A psychological contract perspective of expatriate failure

Hasuli Kumarika Perera, Elaine Yin Teng Chew, Ingrid Nielsen

    Research output: Contribution to journalArticleResearchpeer-review

    18 Citations (Scopus)


    The expatriate literature needs to move beyond maladjustment as a primary reason for expatriate failure. This article draws on the psychological contract as a valuable lens to observe changes in expatriate behavior that may determine expatriate success or failure on international assignments. Prior research on the expatriate psychological contract has focused solely on an expatriate's social exchange relationship with the assigning parent company. This article offers a dual-foci perspective of the expatriate psychological contract and suggests that expatriates’ perceptions of psychological contract breach arise from two sources—the assigning parent company and the receiving host company. The conceptualization of breach with dual foci forms the basis for the proposed model of expatriate failure. The model proposes that differences in expatriates’ contexts will influence their likelihood of perceiving breach and that breach, once perceived, will affect expatriate behavior through its influence on sense-making, affect, conation, and attitudes. The propositions developed in this article provide a foundation for future theorizing and empirical work on expatriate cognitions of psychological contract breach.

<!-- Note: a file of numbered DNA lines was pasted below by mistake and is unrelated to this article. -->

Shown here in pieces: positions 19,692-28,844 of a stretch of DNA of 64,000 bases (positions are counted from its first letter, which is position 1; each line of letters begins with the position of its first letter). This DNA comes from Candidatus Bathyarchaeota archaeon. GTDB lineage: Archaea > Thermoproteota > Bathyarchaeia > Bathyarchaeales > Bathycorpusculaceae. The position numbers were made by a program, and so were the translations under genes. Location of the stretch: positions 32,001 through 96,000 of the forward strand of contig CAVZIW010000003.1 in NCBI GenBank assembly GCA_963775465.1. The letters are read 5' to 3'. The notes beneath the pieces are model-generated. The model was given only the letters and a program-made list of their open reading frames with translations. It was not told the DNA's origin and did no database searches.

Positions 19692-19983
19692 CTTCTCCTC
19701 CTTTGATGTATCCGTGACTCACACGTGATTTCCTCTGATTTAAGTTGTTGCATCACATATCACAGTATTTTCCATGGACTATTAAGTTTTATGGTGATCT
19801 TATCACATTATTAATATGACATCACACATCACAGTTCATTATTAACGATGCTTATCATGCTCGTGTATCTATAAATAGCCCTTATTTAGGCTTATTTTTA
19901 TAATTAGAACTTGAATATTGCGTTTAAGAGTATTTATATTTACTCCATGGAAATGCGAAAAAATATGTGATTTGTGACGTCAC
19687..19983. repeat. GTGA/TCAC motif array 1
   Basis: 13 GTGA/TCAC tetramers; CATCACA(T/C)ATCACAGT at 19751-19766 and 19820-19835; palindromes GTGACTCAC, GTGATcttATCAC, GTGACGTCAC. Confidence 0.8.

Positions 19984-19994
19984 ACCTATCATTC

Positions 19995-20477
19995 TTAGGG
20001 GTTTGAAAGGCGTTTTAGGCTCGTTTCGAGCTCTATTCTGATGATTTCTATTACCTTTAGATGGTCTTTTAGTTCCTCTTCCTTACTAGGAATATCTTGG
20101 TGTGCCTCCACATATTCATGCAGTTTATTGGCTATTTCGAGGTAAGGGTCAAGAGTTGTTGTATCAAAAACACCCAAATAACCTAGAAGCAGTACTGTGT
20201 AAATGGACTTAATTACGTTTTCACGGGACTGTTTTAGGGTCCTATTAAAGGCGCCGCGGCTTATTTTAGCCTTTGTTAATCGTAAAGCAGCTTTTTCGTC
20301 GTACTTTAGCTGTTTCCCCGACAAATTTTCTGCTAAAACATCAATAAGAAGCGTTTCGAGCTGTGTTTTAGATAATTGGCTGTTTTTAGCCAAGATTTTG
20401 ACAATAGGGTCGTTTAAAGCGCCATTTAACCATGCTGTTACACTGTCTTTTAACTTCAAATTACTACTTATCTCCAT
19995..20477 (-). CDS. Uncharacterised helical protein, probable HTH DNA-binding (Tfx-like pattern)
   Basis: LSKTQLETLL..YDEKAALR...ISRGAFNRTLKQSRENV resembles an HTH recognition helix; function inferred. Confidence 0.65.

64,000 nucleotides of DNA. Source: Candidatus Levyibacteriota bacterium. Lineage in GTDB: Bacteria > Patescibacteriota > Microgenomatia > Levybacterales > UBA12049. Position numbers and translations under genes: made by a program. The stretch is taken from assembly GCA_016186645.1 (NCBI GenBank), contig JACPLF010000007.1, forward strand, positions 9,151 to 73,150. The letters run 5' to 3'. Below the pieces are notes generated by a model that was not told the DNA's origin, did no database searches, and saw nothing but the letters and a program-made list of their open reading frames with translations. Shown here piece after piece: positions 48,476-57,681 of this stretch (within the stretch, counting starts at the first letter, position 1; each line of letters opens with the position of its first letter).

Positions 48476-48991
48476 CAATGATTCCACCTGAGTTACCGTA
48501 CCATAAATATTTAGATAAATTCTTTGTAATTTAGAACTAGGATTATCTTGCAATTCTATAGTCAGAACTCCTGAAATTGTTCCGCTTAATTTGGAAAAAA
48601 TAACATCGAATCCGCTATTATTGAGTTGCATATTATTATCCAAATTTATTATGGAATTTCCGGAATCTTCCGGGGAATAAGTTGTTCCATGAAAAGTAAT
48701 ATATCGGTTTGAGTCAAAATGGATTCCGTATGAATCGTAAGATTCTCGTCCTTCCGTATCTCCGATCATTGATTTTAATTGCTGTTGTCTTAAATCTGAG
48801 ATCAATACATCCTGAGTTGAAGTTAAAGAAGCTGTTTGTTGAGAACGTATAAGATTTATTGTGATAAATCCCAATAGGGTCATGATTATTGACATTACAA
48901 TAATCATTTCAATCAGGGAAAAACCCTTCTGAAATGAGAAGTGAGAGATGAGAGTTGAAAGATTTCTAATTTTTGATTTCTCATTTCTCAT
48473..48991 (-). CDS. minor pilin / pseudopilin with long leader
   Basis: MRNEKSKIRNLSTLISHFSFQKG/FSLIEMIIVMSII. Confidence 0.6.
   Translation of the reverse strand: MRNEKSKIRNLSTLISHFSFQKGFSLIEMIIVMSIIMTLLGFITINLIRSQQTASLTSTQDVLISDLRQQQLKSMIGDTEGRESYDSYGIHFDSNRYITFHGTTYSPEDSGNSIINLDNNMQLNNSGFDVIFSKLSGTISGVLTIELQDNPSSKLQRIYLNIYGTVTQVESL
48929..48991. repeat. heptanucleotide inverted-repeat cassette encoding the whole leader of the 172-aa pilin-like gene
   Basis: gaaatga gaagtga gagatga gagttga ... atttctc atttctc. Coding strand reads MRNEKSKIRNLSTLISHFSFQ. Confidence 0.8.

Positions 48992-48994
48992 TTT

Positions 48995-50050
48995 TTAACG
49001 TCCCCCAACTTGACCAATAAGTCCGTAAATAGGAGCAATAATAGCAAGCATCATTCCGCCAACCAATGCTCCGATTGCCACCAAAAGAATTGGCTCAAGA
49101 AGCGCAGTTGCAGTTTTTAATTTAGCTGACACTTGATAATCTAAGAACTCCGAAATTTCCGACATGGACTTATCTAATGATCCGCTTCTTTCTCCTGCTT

Original languageEnglish
    Pages (from-to)479-499
    Number of pages21
    JournalHuman Resource Management
    Issue number3
    Publication statusPublished - 1 May 2017


    • expatriate failure
    • host company
    • international assignments
    • parent company
    • psychological contract breach
    • social exchange theory

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